Daily Wire Tip Jan. 23: Dealing with Difficult Customers

By on January 22, 2011
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Daily Wire Jewelry Making Tip for
January 23, 2011


First I would like to thank you Dale for all you have taught me. Thanks to you and Wire Sculpture my business, Curly Q Jewelry Design, has been a success. My question is how do you handle customers when they take advantage of you?

A couple of months ago, I sold two bracelets and a pendant to a woman who works at a restaurant I frequent. She asked for a discount, since she was buying three things. I gave it to her. The next time I came back, she bought a pair of earrings and wanted to trade the pendant she had for the one that matched the earrings. Since she seemed to be a good customer, I did this for her.

She then decided she wanted to trade both of the bracelets because they didn’t go with any of her outfits. (One of the stones was white). She wanted a bracelet and ring to match the pendant and earring set she had just purchased.

Fine. I made a bracelet that matched the set, but she didn’t like it and wanted me to remake it. So I did. The ring, she chose which pattern she liked and what size. When I brought it to her she said she had changed her mind and wanted a different style and size. A week later she calls me to tell me she doesn’t like this bracelet anymore and wants to trade.
I’m sorry, but I’ve had it! She thinks I owe her two bracelets still, when really I’m in the hole with this woman. Help! What do I do?

-D’arcy in Madison, Wisconsin


D’arcy, although the WS team and I thank you for your kind words, you are what makes your business a success! For some people self-determination, self-drive and self-promotion can be a real challenge—congratulations!

Now as for your present situation. I know how hard it is to say no, especially when you are starting out and you want to please everyone for fear of losing a customer or maybe preventing a negative comment that you think would spread through your community. It’s hard! You have to remember this is your business!! (Personally I would have stopped after trading the pendant, because completing a set makes sense to me.)

As you have already traded two bracelets for a ring and another bracelet of a different design, I would simply explain to her that you are very sorry, but you simply can not make any other "trades." That this is your business and although you do appreciate her as a customer, you can no longer trade items out for her. You could back this up by showing her a written list of the items and their "retail" value (which should include your labor and a custom design fee). If you have properly priced these items, the values should confirm that you no longer "owe" her any more jewelry pieces.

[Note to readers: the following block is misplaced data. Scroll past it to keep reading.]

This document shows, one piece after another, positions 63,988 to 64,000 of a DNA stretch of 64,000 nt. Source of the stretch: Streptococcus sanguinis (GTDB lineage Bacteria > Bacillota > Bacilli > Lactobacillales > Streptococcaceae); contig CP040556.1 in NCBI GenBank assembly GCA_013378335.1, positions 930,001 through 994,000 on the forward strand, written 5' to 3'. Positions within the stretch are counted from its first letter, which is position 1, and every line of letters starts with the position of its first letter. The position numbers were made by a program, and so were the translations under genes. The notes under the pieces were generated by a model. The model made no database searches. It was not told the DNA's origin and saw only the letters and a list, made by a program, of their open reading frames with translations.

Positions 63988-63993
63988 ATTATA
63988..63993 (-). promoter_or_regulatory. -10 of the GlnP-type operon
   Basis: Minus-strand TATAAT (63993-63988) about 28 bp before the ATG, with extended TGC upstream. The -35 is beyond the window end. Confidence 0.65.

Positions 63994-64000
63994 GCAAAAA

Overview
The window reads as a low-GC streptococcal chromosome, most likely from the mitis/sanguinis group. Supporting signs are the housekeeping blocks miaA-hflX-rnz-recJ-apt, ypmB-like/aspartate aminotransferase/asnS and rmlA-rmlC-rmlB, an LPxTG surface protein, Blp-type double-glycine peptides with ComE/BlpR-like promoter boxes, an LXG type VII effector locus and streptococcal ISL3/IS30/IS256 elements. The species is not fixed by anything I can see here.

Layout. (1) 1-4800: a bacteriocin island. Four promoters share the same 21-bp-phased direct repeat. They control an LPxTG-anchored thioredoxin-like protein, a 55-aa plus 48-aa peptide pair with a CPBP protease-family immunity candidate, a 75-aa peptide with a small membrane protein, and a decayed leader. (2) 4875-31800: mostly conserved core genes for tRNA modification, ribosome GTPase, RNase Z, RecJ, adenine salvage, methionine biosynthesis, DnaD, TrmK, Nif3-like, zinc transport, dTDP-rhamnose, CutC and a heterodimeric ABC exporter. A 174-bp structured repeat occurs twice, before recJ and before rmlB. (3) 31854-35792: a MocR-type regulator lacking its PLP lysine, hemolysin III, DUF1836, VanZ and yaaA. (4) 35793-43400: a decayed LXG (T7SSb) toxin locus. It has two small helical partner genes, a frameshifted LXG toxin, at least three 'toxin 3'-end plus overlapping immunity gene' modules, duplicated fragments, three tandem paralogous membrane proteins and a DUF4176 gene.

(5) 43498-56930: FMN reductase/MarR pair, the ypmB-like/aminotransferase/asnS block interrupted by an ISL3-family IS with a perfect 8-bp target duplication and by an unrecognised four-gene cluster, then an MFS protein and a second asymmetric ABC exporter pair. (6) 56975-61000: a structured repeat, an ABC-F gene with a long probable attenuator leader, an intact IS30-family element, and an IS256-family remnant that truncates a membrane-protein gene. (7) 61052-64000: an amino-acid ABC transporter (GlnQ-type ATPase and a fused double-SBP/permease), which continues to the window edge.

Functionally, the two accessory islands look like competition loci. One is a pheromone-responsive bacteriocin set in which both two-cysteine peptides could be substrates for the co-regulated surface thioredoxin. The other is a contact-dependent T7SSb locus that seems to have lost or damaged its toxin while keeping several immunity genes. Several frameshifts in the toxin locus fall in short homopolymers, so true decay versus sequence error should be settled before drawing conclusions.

You could even relate your situation to one she may identify with, say a dessert? If a customer were to order a piece of apple pie from her and then ate half of it and decided they didn’t like it and wanted to trade it for a piece of peach pie, and after eating a bite or two decided they wanted a dish of ice cream instead, and after the ice cream had been served the customer changed their mind and wanted to trade it for a piece of chocolate cake; what would she do? Would she continue to trade desserts without any additional charges?

Now I have to ask, what is your personal policy on custom orders? We have had some great discussions that could offer you some ideas. Check out these three articles, and be sure to check out the comments too! Customer Order Policies, Writing a Return Policy, Customer Satisfaction.

Of course, if you don’t already own it, may I also recommend The Definitive Guide? Members of our faculty and I discuss all types of show and order situations as well as give a lot of other advice, based on solid experience. I am sure that lots of us have had similar experiences and will share their stories here too.

Answer contributed by Dale “Cougar” Armstrong

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  1. avatar

    Joni Stinson

    January 23, 2011 at 9:48 am

    Oh Wow! The nerve of some people! It seems to me that the loss of this customer would be a net gain! Great advice. Love the comparison to a dessert order. Good luck in dealing with her and I hope you don’t encounter this problem again in the future.

  2. avatar

    Jacqueline Duncan

    January 23, 2011 at 12:42 pm

    What an incredible and perfect reply and example for this lady to relate to her “customer”. She should print it out ver batim and give it to the lady in an envelope when it comes to “tip” time as part of her offering if she’s not comfortable with a verbal explanation. I’m sure the “customer” would more than likely understand at that point.